Intervention reverses lira decline for now, but wider market contagion point to likely further deterioration.
In August alone the Turkish lira depreciated from 5 against the dollar to above 7 earlier this week (it’s always exciting when you can talk about European FX moves in integers) but has today retraced somewhat, dipping below 6 momentarily whilst remaining choppy. The pullback occurred as Ankara imposed restrictions on short selling which had a greater net positive effect over the enacting of higher tariffs on US cars, cigarettes and alcohol.
But the sea of red in European and Asian equity indexes today points to continued pessimism as markets recognise many familiar signs of an emerging market failure. A reminder that Turkey is a low 2-star rating according to our Net Foreign Asset Analysis meaning it has net foreign debts approaching 100% of GDP which are deemed unsustainable – particularly in the face of investor pessimism.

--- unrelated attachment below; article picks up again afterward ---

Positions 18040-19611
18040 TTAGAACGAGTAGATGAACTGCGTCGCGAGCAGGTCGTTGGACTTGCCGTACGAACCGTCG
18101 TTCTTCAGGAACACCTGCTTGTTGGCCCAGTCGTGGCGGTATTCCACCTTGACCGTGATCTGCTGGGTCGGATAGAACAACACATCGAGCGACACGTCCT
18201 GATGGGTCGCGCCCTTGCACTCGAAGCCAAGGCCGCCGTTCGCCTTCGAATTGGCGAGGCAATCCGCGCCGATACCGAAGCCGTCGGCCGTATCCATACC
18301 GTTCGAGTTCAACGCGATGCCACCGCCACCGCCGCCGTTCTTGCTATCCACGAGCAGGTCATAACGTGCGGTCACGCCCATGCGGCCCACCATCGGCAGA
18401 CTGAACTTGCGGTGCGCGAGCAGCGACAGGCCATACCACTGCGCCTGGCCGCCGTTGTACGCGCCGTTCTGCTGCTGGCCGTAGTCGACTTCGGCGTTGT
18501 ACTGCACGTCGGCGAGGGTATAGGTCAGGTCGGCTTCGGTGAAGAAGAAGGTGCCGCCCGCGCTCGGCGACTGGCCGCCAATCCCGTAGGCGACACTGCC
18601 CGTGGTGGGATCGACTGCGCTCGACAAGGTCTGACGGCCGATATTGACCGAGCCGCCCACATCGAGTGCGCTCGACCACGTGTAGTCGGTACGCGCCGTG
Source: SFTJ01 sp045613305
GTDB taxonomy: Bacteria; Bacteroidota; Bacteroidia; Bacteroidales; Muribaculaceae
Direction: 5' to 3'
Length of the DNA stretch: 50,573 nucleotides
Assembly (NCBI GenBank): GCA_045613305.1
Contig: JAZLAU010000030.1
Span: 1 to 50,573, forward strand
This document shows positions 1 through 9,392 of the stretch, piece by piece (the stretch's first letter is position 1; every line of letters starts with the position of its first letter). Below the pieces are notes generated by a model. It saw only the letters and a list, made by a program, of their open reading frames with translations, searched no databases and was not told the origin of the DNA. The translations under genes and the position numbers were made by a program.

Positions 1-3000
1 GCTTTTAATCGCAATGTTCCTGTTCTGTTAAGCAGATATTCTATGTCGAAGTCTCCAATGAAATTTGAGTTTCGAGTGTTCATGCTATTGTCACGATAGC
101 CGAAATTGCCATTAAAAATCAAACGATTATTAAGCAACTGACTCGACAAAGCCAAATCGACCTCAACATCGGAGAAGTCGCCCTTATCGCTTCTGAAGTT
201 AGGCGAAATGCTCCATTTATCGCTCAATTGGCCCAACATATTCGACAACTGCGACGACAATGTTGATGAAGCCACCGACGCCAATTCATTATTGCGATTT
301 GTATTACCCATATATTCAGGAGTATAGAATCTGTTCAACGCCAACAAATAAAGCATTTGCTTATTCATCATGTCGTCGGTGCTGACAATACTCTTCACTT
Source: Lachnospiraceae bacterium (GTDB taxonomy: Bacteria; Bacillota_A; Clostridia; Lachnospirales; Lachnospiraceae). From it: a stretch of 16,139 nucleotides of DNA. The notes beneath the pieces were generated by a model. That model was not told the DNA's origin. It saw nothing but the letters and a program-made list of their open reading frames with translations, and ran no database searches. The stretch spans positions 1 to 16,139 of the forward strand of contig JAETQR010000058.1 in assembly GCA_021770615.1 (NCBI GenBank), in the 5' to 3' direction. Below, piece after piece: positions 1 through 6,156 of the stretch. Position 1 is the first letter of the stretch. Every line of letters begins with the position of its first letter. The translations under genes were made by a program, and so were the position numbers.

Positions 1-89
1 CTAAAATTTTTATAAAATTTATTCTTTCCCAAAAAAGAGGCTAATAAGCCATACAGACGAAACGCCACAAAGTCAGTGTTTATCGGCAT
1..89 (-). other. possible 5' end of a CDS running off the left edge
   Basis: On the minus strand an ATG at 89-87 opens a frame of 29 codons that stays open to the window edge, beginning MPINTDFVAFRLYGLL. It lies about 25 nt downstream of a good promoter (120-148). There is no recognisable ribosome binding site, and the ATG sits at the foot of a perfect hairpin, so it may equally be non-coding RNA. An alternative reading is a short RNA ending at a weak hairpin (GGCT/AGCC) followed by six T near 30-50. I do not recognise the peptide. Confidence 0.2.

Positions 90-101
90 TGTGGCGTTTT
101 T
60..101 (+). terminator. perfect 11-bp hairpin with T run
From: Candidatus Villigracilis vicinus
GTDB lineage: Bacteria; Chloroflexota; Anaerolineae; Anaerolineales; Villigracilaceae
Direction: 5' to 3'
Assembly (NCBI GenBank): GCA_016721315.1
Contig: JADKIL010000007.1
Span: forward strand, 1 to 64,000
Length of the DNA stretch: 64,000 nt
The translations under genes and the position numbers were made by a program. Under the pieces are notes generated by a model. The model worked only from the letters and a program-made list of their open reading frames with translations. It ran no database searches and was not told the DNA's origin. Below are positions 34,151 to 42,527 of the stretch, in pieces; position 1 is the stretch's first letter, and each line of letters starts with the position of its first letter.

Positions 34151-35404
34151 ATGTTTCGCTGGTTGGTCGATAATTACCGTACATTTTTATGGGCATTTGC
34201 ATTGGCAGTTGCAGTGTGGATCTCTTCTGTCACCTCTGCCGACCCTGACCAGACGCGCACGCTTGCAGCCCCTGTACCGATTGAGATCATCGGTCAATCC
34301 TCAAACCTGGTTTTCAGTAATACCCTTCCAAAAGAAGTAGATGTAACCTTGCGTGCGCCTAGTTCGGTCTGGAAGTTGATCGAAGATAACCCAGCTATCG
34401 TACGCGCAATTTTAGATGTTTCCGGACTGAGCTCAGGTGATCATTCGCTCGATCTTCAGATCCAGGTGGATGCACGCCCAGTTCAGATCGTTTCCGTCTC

Gross external debt currently stands around $467billion, partly on the back of foreign debt fuelled speculative developments and profligate infrastructure projects. Now net inflows of FDI have fallen to around $10billion –half the levels seen back in 2006-08 – and the lira depreciation is causing hard-currency repayments to balloon in domestic terms. With $3bn in bonds maturing this October and around $100bn due in the coming year across its dollar and euro government debt, any prolonging of the current slowdown and depreciation raises serious concerns about its ability to pay without some of the reprieves it had through the banking crisis of 2001.
Turkey’s local currency sovereign curve has been inverted since the start of the year and has seen a 10% level shift from 14-12% (based from 3m to 10yr) to 24%-22% - half of which has come in the last month. Basing a country’s ability to pay on the assumption that currency and borrowing rates are stable is clearly a dumb and simplistic premise; and yet this is all too often what many investors and even rating agencies do. Shifts in both of these often, as in this instance, can seem fairly stable and attractive right up until the point where they aren’t. And sometimes all it takes is a fairly standard threat of tariffs from Trump to burst unfounded illusions of optimism.